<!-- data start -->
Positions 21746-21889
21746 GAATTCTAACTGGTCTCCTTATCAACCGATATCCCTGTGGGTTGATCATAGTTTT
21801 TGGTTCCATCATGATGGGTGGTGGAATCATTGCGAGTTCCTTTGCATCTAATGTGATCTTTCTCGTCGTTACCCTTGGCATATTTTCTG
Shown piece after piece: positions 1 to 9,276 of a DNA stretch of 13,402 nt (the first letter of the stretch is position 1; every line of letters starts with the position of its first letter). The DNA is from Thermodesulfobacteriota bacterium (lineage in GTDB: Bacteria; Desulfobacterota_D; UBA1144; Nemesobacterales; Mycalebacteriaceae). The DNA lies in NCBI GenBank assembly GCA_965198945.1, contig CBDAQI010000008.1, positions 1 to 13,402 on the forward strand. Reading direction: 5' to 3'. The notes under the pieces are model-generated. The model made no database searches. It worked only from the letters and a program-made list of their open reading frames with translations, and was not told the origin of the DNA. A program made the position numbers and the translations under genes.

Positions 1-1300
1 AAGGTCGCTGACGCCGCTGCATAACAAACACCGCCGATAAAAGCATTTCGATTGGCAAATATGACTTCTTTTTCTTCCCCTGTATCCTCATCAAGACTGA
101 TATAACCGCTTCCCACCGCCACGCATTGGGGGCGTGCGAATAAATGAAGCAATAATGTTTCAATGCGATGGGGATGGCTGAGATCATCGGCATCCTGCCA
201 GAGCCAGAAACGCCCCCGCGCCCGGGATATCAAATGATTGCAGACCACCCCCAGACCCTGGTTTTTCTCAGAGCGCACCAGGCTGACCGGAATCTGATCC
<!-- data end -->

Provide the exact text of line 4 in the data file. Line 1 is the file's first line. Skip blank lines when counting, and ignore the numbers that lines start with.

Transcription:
Shown piece after piece: positions 1 to 9,276 of a DNA stretch of 13,402 nt (the first letter of the stretch is position 1; every line of letters starts with the position of its first letter). The DNA is from Thermodesulfobacteriota bacterium (lineage in GTDB: Bacteria; Desulfobacterota_D; UBA1144; Nemesobacterales; Mycalebacteriaceae). The DNA lies in NCBI GenBank assembly GCA_965198945.1, contig CBDAQI010000008.1, positions 1 to 13,402 on the forward strand. Reading direction: 5' to 3'. The notes under the pieces are model-generated. The model made no database searches. It worked only from the letters and a program-made list of their open reading frames with translations, and was not told the origin of the DNA. A program made the position numbers and the translations under genes.